Is the North vs South All-Star game a good idea, or just an American pipe-dream?

What do you reckon?

Danny Jones Danny Jones - 14th September 2022

Businessman Todd Boehly, who recently took over Chelsea Football Club, has suggested that the Premier League should take more inspiration from across the pond and consider a North vs South All-Star game.

Speaking at the annual SALT conference in New York earlier this week, the US entrepreneur said, “I hope the Premier League takes “a little bit of a lesson from American sports”, posing the questions: “Why wouldn’t we do a tournament with the bottom four teams? Why isn’t there an All-Star game?”

Aside from the immediate whiplash reaction to the comments, many football fans online have been left divided, and although some instantly rejected the idea for simply not aligning with the identity of UK football, others are now debating the pros and cons.

Whether they had specific reasons in mind or not, it’s clear that plenty have been allured by the Hollywood-esque appeal of the proposal.

Some already have suggestions as to how it could work.


How could a North vs South All-Star game benefit the football pyramid?

Boehly’s foremost argument was the revenue it would generate for the league and all the way down to grassroots football, insisting that “you could do a North vs South All-Star game in the Premier League and fund whatever the pyramid needed very easily”.

He cited Major League Baseball’s (MLB) recent All-Star game which generated $200 million in just two days. In addition to the increased parachute payments which would benefit lower league teams, it goes without saying that special events like these would no doubt bring more eyes to the Premier League – especially from the US, where the popularity of football is growing every year.


Moreover, not only could this present the possibility of more American investment and sponsorships, but some people believe the annual exhibition would be more interesting that the FA Community Shield – which many already see as a largely inconsequential pre-season friendly.

What problems could it present?

All that being said, it’s worth noting that US sporting culture is very much based around franchising – a model which has seen teams go so far as to uproot and move cities entirely and simply would not fly in the UK given how closely linked clubs are to our local communities.

Of course, this is not to say that more transatlantic investors would necessarily mean football would be Americanised in this way, but if the Super League has taught us anything, it’s that we need to proceed with caution.


Both Manchester United and Liverpool’s American owners were two of the biggest ringleaders behind the failed proposal which threatened not only the spirit of competition, but the footballing pyramid as a whole and could have led to entire clubs, north or south, ceasing to exist.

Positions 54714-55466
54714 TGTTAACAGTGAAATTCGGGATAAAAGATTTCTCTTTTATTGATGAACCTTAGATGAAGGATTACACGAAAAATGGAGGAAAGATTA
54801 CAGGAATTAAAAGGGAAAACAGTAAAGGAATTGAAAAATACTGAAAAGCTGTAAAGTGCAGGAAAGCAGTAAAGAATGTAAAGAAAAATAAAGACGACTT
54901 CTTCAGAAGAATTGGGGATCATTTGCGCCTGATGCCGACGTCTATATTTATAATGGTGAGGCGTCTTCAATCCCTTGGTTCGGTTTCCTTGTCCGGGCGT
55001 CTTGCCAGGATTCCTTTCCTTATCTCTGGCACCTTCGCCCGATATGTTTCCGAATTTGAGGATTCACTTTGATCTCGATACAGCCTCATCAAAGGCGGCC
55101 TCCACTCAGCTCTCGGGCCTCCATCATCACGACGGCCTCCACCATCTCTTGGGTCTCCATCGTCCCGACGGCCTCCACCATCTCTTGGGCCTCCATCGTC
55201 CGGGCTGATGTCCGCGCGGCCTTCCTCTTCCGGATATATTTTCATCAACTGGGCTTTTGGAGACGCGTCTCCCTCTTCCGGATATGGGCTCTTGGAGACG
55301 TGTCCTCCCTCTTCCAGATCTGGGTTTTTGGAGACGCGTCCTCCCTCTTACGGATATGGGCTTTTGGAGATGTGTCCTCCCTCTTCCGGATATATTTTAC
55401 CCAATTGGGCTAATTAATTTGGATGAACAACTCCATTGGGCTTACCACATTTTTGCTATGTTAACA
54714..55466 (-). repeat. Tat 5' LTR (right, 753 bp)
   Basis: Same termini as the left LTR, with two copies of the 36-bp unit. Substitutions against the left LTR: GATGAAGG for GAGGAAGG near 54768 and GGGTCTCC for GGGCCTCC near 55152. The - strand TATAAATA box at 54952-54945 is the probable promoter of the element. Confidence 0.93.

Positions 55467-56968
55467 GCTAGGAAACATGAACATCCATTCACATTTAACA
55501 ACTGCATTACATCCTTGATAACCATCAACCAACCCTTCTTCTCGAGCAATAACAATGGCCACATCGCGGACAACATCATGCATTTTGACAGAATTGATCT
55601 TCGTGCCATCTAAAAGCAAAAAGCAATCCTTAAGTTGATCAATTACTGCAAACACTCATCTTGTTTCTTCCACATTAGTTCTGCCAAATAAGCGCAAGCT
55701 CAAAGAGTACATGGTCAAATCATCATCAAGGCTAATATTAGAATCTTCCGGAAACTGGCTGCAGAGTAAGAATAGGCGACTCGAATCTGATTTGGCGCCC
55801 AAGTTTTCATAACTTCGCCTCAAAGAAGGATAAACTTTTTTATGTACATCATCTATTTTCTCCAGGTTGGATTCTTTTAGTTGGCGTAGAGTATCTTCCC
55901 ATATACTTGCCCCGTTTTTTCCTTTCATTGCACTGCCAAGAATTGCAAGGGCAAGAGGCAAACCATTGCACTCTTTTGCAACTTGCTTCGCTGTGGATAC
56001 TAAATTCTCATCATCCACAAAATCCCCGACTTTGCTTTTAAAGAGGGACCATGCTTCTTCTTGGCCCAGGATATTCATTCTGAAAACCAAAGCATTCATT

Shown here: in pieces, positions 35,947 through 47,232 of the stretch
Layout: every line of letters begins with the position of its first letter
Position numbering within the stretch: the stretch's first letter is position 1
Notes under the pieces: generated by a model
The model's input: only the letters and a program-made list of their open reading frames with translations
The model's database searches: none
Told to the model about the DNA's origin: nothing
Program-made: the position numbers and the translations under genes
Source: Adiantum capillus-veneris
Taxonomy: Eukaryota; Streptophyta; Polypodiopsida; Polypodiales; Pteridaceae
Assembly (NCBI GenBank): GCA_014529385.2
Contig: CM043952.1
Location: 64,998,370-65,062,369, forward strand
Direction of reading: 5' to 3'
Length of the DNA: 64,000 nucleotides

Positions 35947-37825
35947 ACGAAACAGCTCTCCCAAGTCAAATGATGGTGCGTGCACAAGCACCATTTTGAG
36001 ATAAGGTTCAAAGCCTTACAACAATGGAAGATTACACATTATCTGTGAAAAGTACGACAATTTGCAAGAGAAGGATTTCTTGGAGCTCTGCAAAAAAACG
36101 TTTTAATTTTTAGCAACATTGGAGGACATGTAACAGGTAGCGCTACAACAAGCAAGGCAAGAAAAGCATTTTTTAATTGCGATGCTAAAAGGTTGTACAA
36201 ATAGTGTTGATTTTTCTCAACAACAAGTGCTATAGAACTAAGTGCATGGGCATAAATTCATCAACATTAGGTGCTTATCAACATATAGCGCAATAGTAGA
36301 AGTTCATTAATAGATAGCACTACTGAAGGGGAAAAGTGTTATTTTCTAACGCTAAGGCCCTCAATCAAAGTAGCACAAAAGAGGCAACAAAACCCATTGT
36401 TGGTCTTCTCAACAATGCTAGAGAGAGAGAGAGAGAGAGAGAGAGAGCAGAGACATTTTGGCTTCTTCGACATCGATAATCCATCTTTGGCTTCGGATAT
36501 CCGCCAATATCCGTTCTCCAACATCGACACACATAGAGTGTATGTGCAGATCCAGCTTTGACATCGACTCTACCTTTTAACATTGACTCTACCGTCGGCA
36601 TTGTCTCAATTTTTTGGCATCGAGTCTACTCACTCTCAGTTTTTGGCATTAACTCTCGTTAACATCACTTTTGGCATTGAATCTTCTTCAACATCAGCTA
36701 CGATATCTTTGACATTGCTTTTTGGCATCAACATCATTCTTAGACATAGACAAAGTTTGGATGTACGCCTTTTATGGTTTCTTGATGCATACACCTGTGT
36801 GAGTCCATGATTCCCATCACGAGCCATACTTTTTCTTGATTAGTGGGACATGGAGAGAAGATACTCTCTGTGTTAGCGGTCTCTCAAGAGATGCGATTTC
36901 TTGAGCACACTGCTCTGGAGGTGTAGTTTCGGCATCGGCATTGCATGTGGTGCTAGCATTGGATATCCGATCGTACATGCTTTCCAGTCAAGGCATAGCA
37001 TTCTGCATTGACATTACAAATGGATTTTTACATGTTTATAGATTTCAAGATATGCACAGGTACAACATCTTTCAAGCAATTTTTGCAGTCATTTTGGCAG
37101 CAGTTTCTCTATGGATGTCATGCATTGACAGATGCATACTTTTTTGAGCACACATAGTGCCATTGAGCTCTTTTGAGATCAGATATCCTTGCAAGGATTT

With that in mind, many on social media are much more hesitant, regardless of how tempting it might be to see how quickly a team full of the best United, City, Liverpool, Everton players and more would turn over a southern side.

Spoilers: they would.

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Several have also noted that even beyond messy details like TV rights and the corporate scramble to see who gets the next blockbuster fixture, events like this could also create significant scheduling conflicts in a season already overly-congested compared to much of Europe and the US.

Following their Champions League victory on Wednesday night, Liverpool manager Jurgen Klopp laid out his feelings on the idea in no uncertain terms, quipping: “He hasn’t waited long!… Does he want to bring the Harlem Globetrotters as well?”


As he went on to argue: “It’s completely different in America… they have four-month breaks’ and while it might be commonplace among their sports franchising model, he’s ‘not sure people want to see that.”

It will be interesting to see what the likes of Pep Guardiola and Erik ten Hag have to say on the matter as the two will undoubtedly face similar questions as the two Manchester clubs prepare for their European games in the next 48 hours.

Gary Neville, who has long called for an independent regulator to vet potential takeover bids, believes that rumblings like this only further pay further credence, adding that US investors ‘just don’t get it’ and won’t stop until they get what they want.

What do you think?

Would a North vs South match be a worthwhile watch, or would it signify football as we know it moving even further away from its roots than perhaps it already has?

Featured Image: Premier League